“The growing gap between the governed and their governments cannot be filled by our representative systems alone,” Kalypso Nicolaïdis writes in Noema this week. “What we need is a more continuous dynamic, a permanent commitment to democratic participation and deliberation bolstered by the digital revolution. … In some ways, the process of deepening the reach of democracy remains the same as it has been for the last 200 years: a struggle to expand the franchise. This time around, it’s a franchise that does not necessarily express itself through the right to vote in periodic elections, but rather through widespread inclusion in the political process in all its forms.”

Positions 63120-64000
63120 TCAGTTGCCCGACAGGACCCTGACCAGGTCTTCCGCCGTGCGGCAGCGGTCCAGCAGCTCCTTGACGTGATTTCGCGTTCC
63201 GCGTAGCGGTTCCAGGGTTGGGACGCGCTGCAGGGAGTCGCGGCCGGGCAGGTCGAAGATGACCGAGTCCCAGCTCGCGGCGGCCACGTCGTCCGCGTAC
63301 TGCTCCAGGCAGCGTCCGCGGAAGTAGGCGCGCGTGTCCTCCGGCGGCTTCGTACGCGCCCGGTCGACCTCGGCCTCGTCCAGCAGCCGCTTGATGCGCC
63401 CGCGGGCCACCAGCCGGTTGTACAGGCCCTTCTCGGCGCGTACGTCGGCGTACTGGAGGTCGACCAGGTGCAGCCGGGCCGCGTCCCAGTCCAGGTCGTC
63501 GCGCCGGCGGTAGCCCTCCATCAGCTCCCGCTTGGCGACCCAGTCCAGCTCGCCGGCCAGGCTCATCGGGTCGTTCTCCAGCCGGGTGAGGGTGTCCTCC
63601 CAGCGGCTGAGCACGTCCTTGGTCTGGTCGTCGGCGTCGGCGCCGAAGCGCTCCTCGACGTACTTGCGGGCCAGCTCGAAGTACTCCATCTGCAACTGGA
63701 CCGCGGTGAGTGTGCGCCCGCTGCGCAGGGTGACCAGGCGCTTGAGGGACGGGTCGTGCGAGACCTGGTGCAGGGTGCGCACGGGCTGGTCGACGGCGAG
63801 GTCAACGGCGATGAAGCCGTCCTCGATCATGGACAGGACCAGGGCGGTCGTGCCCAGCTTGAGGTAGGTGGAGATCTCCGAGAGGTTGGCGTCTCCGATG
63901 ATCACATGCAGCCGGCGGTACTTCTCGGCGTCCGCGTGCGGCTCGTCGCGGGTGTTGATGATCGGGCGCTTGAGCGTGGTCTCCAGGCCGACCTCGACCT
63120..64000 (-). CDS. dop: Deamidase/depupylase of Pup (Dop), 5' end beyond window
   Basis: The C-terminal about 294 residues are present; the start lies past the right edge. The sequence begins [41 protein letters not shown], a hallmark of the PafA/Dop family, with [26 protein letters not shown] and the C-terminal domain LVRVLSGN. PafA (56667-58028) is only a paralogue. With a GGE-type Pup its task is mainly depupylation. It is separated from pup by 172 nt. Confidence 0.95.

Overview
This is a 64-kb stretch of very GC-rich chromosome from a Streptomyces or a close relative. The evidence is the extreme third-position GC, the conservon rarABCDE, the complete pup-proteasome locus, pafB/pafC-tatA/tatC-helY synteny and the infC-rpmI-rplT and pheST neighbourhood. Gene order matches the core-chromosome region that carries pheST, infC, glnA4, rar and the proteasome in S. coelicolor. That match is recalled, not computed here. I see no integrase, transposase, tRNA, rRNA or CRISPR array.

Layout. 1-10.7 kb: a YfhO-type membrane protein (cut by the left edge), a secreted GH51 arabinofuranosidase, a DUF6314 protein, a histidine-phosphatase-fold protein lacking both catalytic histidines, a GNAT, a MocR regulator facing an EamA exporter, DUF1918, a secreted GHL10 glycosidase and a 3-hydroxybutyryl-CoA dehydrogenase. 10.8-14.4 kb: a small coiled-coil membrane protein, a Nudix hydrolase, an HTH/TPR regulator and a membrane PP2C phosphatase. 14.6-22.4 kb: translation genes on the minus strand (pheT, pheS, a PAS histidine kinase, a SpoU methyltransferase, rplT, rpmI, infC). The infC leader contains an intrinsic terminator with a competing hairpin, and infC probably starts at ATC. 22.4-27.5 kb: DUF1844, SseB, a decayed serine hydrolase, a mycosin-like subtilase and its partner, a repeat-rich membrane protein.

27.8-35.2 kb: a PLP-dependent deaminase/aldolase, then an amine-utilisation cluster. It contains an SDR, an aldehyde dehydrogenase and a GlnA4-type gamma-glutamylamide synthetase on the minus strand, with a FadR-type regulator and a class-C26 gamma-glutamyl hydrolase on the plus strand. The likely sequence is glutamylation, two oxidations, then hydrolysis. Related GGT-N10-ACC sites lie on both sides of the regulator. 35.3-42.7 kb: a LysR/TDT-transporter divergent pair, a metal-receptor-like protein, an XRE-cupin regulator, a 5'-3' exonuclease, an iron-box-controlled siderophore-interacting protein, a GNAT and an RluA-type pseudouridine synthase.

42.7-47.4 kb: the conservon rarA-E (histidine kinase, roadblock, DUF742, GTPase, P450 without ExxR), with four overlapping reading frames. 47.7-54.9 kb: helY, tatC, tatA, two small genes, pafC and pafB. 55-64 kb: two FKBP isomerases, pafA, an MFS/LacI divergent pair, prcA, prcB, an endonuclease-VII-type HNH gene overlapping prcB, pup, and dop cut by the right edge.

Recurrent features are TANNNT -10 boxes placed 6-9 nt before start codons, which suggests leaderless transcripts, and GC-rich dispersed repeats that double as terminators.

If integrated into the system through new impartial mediating institutions such as citizens’ assemblies and deliberative digital platforms, she suggests, the same participatory power of social networks that has so polarized the body politic with alternative facts and hate speech can be harnessed to achieve a governing consensus. “Collective intelligence magnifies our understanding and capacity for social innovation. Inclusiveness buys intelligence,” writes Nicolaïdis. Taiwan has proven this in practice through its regular online citizen deliberations that set the governing agenda.